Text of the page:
- John explains how Collins was affected by WW2, including having some of their properties in London bombed.
- The reason Leslie Ford’s novel The Philadelphia Murder Story (1945) has a body ‘found in the palatial lobby of real-life Curtis Publishing Company building on the intersection of South 6th and Walnut Street, Philadelphia,’ is because ‘they published The Saturday Evening Post, which serialised many of Ford’s novels, and it was at their request that she deposited her murder victim there.’
- I thought Val Gielgud’s The Goggle-Box Affair (1963), had a surprisingly apt title, given the Channel 4 programme and the mystery itself gives ‘an inside look at the then innovative world of commercial television.’
- Also, in this decade you can find out the name of the title of the crime novel with the ‘the most appalling murder in Crime Club, if not the entire genre of crime fiction…’ Believe me, it’s not pretty…
- A Necessary End (1969) by Val Gielgud has a suspect use the reading of a Crime Club book as part of their alibi, commenting that, ‘It promised to be absorbing. But promise out-ran performance.’
- Some unusual titles: The Sea Monks by Andrew Garve, Death of a Sardine by Joan Fleming and Crystallised Carbon Pig (1965) by John Wainwright.
- Ngaio Marsh suggested to Julian Symons the titles of Three Pipe Problem (1975) and this novel is ‘the only Sherlock Holmes-themed book in the Crime Club catalogue.’
- You can also find out the name of the man who aside from crime writing was also responsible ‘for signing The Beatles,’ when they ‘worked for Capitol Records.’
Looking back over these “decade” chapters I think this book achieves both breadth and depth and I enjoyed noting which authors were included in the club and how often. I also really enjoyed playing the game of counting how many titles I had read out of the 2012 published. My final numbers are shown below:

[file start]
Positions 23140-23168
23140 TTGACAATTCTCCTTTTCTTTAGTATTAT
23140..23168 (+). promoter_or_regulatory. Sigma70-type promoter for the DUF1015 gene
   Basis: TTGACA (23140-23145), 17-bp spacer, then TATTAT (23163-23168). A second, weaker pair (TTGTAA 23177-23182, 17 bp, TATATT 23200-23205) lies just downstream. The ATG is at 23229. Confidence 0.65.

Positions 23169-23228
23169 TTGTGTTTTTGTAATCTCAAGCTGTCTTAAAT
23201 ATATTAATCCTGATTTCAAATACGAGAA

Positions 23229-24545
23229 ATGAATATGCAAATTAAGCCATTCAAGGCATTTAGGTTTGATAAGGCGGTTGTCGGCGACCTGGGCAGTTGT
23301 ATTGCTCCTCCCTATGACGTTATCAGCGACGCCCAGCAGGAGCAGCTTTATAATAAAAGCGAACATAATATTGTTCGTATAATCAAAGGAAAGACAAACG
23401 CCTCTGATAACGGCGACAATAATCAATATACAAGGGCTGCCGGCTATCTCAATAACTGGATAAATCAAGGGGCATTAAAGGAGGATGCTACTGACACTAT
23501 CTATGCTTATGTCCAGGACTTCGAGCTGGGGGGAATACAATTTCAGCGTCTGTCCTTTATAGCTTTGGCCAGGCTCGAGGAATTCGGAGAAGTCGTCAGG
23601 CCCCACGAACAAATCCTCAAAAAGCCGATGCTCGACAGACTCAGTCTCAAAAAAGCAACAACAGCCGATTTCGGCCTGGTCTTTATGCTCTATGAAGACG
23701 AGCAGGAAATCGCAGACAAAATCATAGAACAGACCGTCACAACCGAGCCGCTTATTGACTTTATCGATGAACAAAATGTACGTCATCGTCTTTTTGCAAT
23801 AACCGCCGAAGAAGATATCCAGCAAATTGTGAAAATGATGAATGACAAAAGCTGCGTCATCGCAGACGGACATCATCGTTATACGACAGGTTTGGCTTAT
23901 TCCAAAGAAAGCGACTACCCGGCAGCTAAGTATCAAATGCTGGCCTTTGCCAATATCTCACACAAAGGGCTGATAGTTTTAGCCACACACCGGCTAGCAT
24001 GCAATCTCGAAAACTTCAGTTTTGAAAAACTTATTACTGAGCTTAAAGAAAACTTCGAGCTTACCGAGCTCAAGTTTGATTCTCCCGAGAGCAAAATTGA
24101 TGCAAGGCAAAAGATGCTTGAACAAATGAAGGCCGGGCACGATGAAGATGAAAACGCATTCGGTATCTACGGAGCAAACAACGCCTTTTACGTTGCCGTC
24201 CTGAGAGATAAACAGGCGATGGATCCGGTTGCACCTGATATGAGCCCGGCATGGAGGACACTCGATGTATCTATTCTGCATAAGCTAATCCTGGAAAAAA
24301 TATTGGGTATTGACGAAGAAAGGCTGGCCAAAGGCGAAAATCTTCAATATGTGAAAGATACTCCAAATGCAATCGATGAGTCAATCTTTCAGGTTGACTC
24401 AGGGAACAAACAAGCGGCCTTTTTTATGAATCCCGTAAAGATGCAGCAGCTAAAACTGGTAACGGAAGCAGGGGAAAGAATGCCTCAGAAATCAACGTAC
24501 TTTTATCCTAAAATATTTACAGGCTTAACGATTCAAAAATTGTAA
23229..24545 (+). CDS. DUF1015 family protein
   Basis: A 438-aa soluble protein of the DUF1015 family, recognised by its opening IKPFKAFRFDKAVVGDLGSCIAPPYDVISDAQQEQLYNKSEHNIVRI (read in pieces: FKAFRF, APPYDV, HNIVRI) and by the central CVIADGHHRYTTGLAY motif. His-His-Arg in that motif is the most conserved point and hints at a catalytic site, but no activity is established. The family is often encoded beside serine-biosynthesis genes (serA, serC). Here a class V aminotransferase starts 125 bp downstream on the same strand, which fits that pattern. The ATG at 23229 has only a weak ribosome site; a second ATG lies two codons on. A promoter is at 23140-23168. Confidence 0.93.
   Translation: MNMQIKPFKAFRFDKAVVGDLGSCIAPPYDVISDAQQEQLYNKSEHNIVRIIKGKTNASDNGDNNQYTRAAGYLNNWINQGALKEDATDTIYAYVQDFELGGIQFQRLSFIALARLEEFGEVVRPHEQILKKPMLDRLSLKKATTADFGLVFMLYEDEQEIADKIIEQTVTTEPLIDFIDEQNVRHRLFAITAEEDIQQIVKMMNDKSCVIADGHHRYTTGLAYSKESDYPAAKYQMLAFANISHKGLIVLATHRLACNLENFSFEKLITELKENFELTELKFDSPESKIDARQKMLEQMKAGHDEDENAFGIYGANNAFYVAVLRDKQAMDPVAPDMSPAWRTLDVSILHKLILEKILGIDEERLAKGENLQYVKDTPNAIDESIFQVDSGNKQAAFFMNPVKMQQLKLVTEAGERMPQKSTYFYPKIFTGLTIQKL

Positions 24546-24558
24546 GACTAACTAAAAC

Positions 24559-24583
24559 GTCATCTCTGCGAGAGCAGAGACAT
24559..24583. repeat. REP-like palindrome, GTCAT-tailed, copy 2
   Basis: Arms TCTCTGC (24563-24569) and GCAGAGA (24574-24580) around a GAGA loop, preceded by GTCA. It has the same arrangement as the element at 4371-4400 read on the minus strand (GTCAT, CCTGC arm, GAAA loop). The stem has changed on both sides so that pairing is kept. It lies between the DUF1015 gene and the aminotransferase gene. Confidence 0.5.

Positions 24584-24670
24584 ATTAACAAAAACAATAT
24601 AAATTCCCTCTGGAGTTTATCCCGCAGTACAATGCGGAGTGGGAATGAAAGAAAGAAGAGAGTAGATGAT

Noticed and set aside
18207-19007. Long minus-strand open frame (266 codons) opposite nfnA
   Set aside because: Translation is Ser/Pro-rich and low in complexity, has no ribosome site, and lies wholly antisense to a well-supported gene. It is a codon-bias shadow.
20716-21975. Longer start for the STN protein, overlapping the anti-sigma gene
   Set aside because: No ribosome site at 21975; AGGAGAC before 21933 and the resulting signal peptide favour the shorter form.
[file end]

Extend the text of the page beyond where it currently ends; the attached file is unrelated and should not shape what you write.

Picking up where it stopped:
Initially I was a little worried by the figures, but then I considered the range of authors in the club and came to the conclusion that the majority of what I have read from these time periods has been by non-club authors. However, the Puzzle Doctor will probably do much better at me in this game given his reading of John Rhode/Miles Burton, who features a lot in The Crime Club catalogue. Nevertheless, pen and paper were permanently by my side when reading this book, so I have lots of titles I want to track down and read.
Following on from this is the postscript, which looks at a range of themes, from the factors which made The Crime Club a success, to phantom titles, Crime Club card games and writing competitions, as well as other imprints such as The White Circle and anniversary or special collections within The Crime Club, such as Famous Firsts and Disappearing Detectives. I certainly found this latter theme a great help so I could get my head around the myriad of different series; some of which I have titles from.
The final section in this book is entitled: Murder She Wrote: The Descriptive Blurbs. Not only is this section helpful for deciding which books to buy, but I also found it interesting to seeing the changes in blurb writing style and noticing how in certain decades and with certain authors, particular phrases kept getting repeated.
As you can see from my final rating, this volume is an astounding piece of work, bursting with information, yet delivered and executed in such a readable and entertaining fashion. Whether you love dust jacket artwork, publishing history or simply a fan of vintage crime fiction, this is the book for you.
Now all I need is a coffee table to put my first coffee table book on…
Source: Review Copy (HarperCollins)